Orphan Mary Quinn lives on the edge. Sentenced as a thief at the age of twelve, she’s rescued from the gallows by a woman posing as a prison warden. In her new home, Miss Scrimshaw’s Academy for Girls, Mary earns a singular education, fine manners, and a surprising opportunity. The school is a cover for the Agency – an elite, top-secret corps of female investigators with a reputation for results – and at seventeen, Mary’s about to join their ranks.
With London all but paralyzed by a noxious wave, Mary must work fast in the guise of a lady’s companion to infiltrate a rich merchant’s home with hopes of tracing his missing cargo ships. But the Thorold household is full of dangerous secrets, and people are not what they seem – least of all Mary. [Summary from ARC]
For historical fiction to be successful, I believe, it must be transporting; though surrounded by modern amenities, I want all of it to recede, to give way to a different time. Y.S. Lee managed that and more with A Spy in the House.
One of my favorite aspects of this first novel featuring Mary Quinn was the atmosphere. Stifling heat, the Thames ripe with waste and flooding the air with a horrid scent, the layers of garments that women wore, making the warmth even more unbearable. The unpleasant smell aside, I felt like I was walking the streets with Mary, indulging in the occasional act of breaking and entering. It was all great fun. But my very favorite thing about this novel, well, that would be the nipping banter between Mary and James Easton.
James is arrogant, insufferable, and he can’t figure Mary out, which sharpens his tongue while he throws civility to the wind. But when she matches him, barb for barb, his interest in her begins to shift almost without him noticing. I loved their encounters – his rash words, her rush of indignation. So, for me, the characterization of these two, particularly, was the highlight of the novel.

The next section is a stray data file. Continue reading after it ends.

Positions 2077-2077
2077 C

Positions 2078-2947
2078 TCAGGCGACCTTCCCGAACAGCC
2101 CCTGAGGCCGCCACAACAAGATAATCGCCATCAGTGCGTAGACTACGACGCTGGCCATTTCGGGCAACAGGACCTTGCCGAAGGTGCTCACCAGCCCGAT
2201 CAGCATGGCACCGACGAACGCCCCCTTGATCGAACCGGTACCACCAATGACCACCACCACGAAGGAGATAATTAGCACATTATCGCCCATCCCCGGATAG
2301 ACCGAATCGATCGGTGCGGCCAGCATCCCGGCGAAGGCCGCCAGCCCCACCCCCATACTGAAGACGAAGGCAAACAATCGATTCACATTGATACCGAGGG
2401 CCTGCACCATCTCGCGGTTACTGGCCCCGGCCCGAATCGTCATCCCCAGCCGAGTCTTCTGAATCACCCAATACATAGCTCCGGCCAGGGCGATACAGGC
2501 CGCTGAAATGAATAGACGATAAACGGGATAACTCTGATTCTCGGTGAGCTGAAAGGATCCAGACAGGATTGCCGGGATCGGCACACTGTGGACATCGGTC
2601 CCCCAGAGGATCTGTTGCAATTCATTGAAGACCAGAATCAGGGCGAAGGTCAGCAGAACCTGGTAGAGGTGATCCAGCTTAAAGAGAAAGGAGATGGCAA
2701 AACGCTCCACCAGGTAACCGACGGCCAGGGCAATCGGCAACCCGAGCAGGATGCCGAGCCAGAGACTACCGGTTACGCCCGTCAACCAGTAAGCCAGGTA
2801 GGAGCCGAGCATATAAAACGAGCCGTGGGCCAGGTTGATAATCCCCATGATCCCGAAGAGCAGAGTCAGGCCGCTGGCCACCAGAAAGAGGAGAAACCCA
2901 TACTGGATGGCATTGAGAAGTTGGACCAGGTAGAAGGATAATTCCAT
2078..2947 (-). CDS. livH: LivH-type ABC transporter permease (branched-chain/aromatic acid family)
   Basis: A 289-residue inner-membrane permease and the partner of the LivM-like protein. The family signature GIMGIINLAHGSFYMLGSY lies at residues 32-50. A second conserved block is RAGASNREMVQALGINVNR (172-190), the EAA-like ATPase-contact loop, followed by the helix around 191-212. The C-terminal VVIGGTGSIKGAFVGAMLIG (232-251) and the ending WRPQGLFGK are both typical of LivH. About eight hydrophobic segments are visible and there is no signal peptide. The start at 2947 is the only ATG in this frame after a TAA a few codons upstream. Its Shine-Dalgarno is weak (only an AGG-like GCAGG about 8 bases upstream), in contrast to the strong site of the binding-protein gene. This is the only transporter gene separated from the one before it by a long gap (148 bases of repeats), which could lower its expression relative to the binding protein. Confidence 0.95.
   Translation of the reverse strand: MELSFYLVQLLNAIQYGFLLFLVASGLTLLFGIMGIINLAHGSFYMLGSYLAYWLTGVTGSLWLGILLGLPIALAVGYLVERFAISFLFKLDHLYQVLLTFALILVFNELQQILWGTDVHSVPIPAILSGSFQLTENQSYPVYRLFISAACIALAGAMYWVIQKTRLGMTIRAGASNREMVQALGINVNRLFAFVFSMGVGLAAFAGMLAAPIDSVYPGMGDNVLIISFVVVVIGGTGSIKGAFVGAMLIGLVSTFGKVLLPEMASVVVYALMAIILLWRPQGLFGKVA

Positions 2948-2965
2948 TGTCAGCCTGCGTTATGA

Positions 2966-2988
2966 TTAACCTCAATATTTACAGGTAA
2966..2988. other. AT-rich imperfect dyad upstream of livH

At times, and probably without help for it, pieces of the plot were too convenient. Mysteries always run that risk. A Spy in the House, at least, poked fun at a few of the more overused mystery tropes, namely the villainous monologue that lays bare all evil intentions and wrong doings. I also appreciated the fact that Mary, at seventeen, made mistakes. Training or no, if she were some sort of super spy or sleuth the story wouldn’t have been believable in the least. Mary, hoping to make the Agency proud, takes unnecessary and hasty action, she shows her hand too soon, and generally lets her impatience get the better of her. I liked her more for it, actually.
Overall, A Spy in the House was highly enjoyable, and left me wanting to tag along with Mary on her future assignments for the Agency.
I received an ARC of The Agency: A Spy in the House from the publisher.